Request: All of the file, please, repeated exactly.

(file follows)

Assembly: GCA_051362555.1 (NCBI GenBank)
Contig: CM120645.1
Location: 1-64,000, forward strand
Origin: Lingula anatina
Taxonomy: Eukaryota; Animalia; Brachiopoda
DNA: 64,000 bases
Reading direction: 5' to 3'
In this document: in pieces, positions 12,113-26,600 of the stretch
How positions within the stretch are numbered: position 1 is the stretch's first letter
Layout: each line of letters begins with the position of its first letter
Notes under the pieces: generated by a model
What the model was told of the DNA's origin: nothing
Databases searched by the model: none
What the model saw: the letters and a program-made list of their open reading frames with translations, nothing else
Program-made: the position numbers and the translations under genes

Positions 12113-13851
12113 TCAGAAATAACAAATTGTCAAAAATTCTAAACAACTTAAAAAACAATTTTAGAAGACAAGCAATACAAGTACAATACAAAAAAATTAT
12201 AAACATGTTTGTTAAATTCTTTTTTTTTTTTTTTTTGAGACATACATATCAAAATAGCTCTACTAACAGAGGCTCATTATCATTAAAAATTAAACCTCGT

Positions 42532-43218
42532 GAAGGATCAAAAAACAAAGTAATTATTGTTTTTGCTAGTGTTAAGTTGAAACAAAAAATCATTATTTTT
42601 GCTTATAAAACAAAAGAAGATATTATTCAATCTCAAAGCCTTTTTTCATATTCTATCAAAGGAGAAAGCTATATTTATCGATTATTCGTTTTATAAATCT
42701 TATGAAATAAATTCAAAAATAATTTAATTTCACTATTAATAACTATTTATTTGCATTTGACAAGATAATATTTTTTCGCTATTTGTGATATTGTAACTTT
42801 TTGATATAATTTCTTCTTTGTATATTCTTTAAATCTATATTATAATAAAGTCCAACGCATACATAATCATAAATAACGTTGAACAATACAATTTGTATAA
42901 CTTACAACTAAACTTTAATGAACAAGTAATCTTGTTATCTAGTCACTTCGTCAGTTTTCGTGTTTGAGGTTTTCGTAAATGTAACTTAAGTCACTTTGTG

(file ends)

Assembly: GCA_051362555.1 (NCBI GenBank)
Contig: CM120645.1
Location: 1-64,000, forward strand
Origin: Lingula anatina
Taxonomy: Eukaryota; Animalia; Brachiopoda
DNA: 64,000 bases
Reading direction: 5' to 3'
In this document: in pieces, positions 12,113-26,600 of the stretch
How positions within the stretch are numbered: position 1 is the stretch's first letter
Layout: each line of letters begins with the position of its first letter
Notes under the pieces: generated by a model
What the model was told of the DNA's origin: nothing
Databases searched by the model: none
What the model saw: the letters and a program-made list of their open reading frames with translations, nothing else
Program-made: the position numbers and the translations under genes

Positions 12113-13851
12113 TCAGAAATAACAAATTGTCAAAAATTCTAAACAACTTAAAAAACAATTTTAGAAGACAAGCAATACAAGTACAATACAAAAAAATTAT
12201 AAACATGTTTGTTAAATTCTTTTTTTTTTTTTTTTTGAGACATACATATCAAAATAGCTCTACTAACAGAGGCTCATTATCATTAAAAATTAAACCTCGT

Positions 42532-43218
42532 GAAGGATCAAAAAACAAAGTAATTATTGTTTTTGCTAGTGTTAAGTTGAAACAAAAAATCATTATTTTT
42601 GCTTATAAAACAAAAGAAGATATTATTCAATCTCAAAGCCTTTTTTCATATTCTATCAAAGGAGAAAGCTATATTTATCGATTATTCGTTTTATAAATCT
42701 TATGAAATAAATTCAAAAATAATTTAATTTCACTATTAATAACTATTTATTTGCATTTGACAAGATAATATTTTTTCGCTATTTGTGATATTGTAACTTT
42801 TTGATATAATTTCTTCTTTGTATATTCTTTAAATCTATATTATAATAAAGTCCAACGCATACATAATCATAAATAACGTTGAACAATACAATTTGTATAA
42901 CTTACAACTAAACTTTAATGAACAAGTAATCTTGTTATCTAGTCACTTCGTCAGTTTTCGTGTTTGAGGTTTTCGTAAATGTAACTTAAGTCACTTTGTG